For now, the best way for customers to find happiness with an insurer and keep up with rising auto insurance premiums is to shop around for the best rate. The easiest way for motorists to find a policy that meets their needs and budget is by using OrilliaMatters’s Insurance Hotline, an online tool that compares quotes from over thirty providers with a single search

Umbrella Insurance Policies: Should You Have One?

Article by Theodore J. Madison

What is Umbrella Insurance?

Personal umbrella insurance is a type of insurance policy designed to add extra liability coverage over and above another insurance policy, such as auto, boat, or homeowners.

The extra coverage applies when the liability limits of the above policies have been reached.

It also provides coverage for claims that may be excluded under other liability policies.

What is Covered?

Umbrella insurance typically covers:

  • Bodily Injury claims arising from automobile accidents that are your fault, e.g. your dog biting someone, slip and falls in your home or injury to a third party occurring at your home;
  • Property damage to another’s tangible property arising from an automobile accident, your dog damaging another’s property and damage caused to another by your child;
  • Liability claims against you as a landlord;
  • Libel and/or slander actions against you;
  • False arrest or detention allegations against you;
  • A claim against you for malicious prosecution;
  • A claim against you for shock or mental anguish.

An example of how umbrella insurance works:

If your auto policy has limits of $500,000 and you are involved in an accident that is your fault where damages exceed your policy limits. If you have an umbrella policy, it will cover the excess claim up to the umbrella policy’s limits.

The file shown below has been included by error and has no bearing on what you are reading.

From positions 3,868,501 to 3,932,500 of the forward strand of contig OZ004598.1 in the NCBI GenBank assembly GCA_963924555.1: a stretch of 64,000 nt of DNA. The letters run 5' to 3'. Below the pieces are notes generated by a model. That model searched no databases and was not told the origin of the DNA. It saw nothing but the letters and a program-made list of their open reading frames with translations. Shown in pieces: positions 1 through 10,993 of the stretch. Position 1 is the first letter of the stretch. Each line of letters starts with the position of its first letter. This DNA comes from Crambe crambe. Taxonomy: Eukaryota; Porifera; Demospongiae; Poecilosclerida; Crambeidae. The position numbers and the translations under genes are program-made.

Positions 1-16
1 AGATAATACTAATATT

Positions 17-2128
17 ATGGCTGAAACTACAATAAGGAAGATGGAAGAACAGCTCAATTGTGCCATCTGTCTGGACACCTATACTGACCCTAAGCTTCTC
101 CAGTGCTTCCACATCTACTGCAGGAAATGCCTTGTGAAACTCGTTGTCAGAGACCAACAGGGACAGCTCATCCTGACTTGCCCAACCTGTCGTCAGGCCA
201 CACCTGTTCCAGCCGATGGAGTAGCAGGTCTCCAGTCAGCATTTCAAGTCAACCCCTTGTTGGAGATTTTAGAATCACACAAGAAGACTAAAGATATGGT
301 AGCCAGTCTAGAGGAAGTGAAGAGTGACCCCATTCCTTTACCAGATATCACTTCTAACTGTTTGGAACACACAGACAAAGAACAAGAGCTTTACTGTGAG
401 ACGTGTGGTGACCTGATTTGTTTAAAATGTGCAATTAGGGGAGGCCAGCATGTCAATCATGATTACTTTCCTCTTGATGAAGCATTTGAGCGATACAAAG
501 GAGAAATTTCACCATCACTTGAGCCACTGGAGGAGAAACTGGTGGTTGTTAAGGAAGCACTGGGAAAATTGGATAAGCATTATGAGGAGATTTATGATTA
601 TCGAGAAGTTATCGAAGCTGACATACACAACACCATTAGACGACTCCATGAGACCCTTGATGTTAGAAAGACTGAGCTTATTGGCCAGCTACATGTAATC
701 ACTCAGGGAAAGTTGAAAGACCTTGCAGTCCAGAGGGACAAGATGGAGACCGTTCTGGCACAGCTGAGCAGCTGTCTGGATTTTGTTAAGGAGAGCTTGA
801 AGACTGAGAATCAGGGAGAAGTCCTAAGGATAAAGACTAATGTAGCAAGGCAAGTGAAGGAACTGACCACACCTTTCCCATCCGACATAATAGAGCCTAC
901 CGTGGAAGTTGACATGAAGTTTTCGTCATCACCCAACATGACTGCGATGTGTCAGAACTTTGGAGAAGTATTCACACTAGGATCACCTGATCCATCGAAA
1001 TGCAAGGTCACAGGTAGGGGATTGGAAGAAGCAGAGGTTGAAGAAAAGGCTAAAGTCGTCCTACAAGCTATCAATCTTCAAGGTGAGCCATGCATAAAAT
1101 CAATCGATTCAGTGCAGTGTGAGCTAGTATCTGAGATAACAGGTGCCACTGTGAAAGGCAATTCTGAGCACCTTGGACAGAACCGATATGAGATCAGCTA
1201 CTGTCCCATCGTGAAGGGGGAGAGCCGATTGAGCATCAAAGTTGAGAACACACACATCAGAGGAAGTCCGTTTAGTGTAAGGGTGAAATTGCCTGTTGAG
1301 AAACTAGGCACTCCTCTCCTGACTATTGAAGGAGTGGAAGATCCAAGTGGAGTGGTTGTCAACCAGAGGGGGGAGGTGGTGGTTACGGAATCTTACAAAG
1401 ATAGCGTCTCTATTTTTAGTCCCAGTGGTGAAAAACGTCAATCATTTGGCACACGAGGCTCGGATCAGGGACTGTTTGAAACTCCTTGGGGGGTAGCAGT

Umbrella policies are usually sold in $1 million increments to stack on your existing auto, boat or homeowners policies.

Damage awards are ever increasing and people generally do not carry enough coverage for a catastrophic claim. So the answer is yes, get yourself an umbrella policy to cover your assets.

The content of this article is intended to provide a general guide to the subject matter. Specialist advice should be sought about your specific circumstances.

Manulife ‘highly confident’ ahead of hedge fund case verdict: CEO

TORONTO _ The chief executive of Manulife Financial Corp. says the insurer is  “highly confident” it will prevail in its legal battle with hedge fund Mosten Investment LP over insurance contracts.

Roy Gori told a conference call discussing its latest quarterly results today that he’s not sure when a decision will be rendered in the case brought against Manulife’s life insurance subsidiary, but the company is “prepared to see this through.”